Delayed NASA spacecraft finally launches for the sun as part of $2 billion research trip 60 years in the making

A NASA spacecraft has hurtled toward the sun on a quest to unlock some of its mysteries by getting closer than any object sent before.

If all goes well, the Parker Solar Probe will fly straight through the wispy edges of the sun’s corona, or outer atmosphere, in November.

In the years ahead, it will gradually get within six million kilometres of the surface, its instruments protected from the extreme heat and radiation by a revolutionary new carbon heat shield and other high-tech wizardry.

Altogether, the Parker probe will make 24 close approaches to our star during the seven-year, US$1.5 billion journey.

“Wow, here we go. We’re in for some learning over the next several years,” Eugene Parker, the 91-year-old astrophysicist for whom the spacecraft is named, said.

A NASA spacecraft has hurtled toward the sun on a quest to unlock some of its mysteries by getting closer than any object sent before.

A NASA spacecraft has hurtled toward the sun on a quest to unlock some of its mysteries by getting closer than any object sent before.

If all goes well, the Parker Solar Probe will fly straight through the wispy edges of the sun's corona, or outer atmosphere, in November.

If all goes well, the Parker Solar Probe will fly straight through the wispy edges of the sun's corona, or outer atmosphere, in November.

It was Parker who accurately theorised 60 years ago the existence of solar wind — the supersonic stream of charged particles blasting off the sun and coursing through space, sometimes wreaking havoc on electrical systems on Earth.

This is the first time NASA has named a spacecraft after a living person.

As Parker and thousands of others watched, a Delta IV Heavy rocket carried the probe aloft, thundering into the clear, star-studded sky on three pillars of fire that lit up the middle-of-the-night darkness.

NASA needed the mighty 23-storey rocket, plus a third stage, to get the Parker probe — the size of a small car and well under a ton — racing toward the sun, 150 million kilometres from Earth.

A launch yesterday morning attempt was foiled by last-minute technical trouble. But Sunday gave way to complete success.

Wow, here we go. We're in for some learning over the next several years."

Wow, here we go. We're in for some learning over the next several years."

Among the mysteries scientists hope to solve: why is the corona hundreds of times hotter than the surface, which is 5500 degrees Celsius? And why is the sun’s atmosphere continually expanding and accelerating, as Parker theorised in 1958?

“The only way we can do that is to finally go up and touch the sun,” project scientist Nicola Fox of Johns Hopkins University said.

“We’ve looked at it. We’ve studied it from missions that are close in, even as close as the planet Mercury. But we have to go there.”

A better understanding of the sun’s life-giving and sometimes violent nature could also enable earthlings to better protect satellites and astronauts in orbit, along with the power grids so vital to today’s technology-dependent society, said Thomas Zurbuchen, NASA’s science mission chief.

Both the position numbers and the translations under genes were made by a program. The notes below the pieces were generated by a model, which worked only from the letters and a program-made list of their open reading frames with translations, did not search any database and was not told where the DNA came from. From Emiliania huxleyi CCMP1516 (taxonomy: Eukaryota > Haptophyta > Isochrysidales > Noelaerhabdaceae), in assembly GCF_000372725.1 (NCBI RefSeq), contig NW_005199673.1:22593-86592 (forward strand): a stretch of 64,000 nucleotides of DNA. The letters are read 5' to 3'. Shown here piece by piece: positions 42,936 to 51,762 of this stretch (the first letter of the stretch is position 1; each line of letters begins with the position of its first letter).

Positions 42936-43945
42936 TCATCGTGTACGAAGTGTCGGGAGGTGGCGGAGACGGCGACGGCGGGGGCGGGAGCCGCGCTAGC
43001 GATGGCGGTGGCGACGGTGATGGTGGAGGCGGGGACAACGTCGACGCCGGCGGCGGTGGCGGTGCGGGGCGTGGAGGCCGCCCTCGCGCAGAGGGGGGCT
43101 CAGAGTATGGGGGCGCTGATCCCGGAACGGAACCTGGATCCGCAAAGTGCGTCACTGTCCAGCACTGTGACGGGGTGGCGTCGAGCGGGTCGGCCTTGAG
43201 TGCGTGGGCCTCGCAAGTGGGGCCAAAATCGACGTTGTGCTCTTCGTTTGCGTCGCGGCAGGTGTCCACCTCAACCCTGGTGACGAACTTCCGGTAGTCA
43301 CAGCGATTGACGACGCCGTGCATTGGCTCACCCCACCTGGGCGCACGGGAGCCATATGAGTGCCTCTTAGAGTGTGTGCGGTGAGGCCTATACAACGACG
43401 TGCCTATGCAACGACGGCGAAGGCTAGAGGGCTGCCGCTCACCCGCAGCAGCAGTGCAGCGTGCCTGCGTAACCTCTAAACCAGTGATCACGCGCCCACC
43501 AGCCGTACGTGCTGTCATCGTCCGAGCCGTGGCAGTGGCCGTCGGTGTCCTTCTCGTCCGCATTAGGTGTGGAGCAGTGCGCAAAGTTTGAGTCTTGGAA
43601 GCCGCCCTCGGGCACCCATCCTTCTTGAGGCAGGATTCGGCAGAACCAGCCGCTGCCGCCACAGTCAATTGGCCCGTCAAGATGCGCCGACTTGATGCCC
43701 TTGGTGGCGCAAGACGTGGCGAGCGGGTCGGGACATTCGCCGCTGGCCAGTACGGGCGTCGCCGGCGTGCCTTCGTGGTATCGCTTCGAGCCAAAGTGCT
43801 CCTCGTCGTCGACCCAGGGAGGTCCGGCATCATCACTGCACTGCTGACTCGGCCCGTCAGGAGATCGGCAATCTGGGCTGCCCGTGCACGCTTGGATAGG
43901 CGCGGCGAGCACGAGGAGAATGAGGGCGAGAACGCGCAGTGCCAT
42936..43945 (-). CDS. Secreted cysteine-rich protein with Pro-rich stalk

NASA needed the mighty 23-storey rocket, plus a third stage, to get the Parker probe — the size of a small car and well under a ton — racing toward the sun.

NASA needed the mighty 23-storey rocket, plus a third stage, to get the Parker probe — the size of a small car and well under a ton — racing toward the sun.

The early morning launch countdown was halted with just one-minute, 55 seconds remaining.

The early morning launch countdown was halted with just one-minute, 55 seconds remaining.

Parker, the probe, will start shattering records this fall. On its very first brush with the sun, it will come within 25 million kilometres, easily beating the current record of 43 million kilometres set by NASA’s Helios 2 spacecraft in 1976.

By the time Parker gets to its 22nd, 23rd and 24th orbits of the sun in 2024 and 2025, it will be even deeper into the corona and traveling at a record 690,000kh/h. Nothing from planet Earth has ever gone that fast.

Even Ms Fox has difficulty comprehending the mission’s derring-do.

“To me, it’s still mind-blowing,” she said.

“Even I still go, ‘Really? We’re doing that?’”

A last-minute technical problem yesterday has delayed NASA's unprecedented flight to the sun.

A last-minute technical problem yesterday has delayed NASA's unprecedented flight to the sun.

Rocket maker United Launch Alliance said it would attempt the launch again today, provided the helium-pressure issue can be resolved quickly.

Rocket maker United Launch Alliance said it would attempt the launch again today, provided the helium-pressure issue can be resolved quickly.

The 2.4-metre heat shield will serve as an umbrella that will shade the spacecraft’s scientific instruments, with on-board sensors adjusting the protective cover as necessary so that nothing gets fried. The shield is capable of withstanding 1370 degrees C.

A mission to get up close and personal with our star has been on NASA’s books since 1958. The trick was making the spacecraft compact and light enough to travel at incredible speeds and durable enough to withstand the punishing environment.

“We’ve had to wait so long for our technology to catch up with our dreams,” Ms Fox said.

© Nine Digital Pty Ltd 2018

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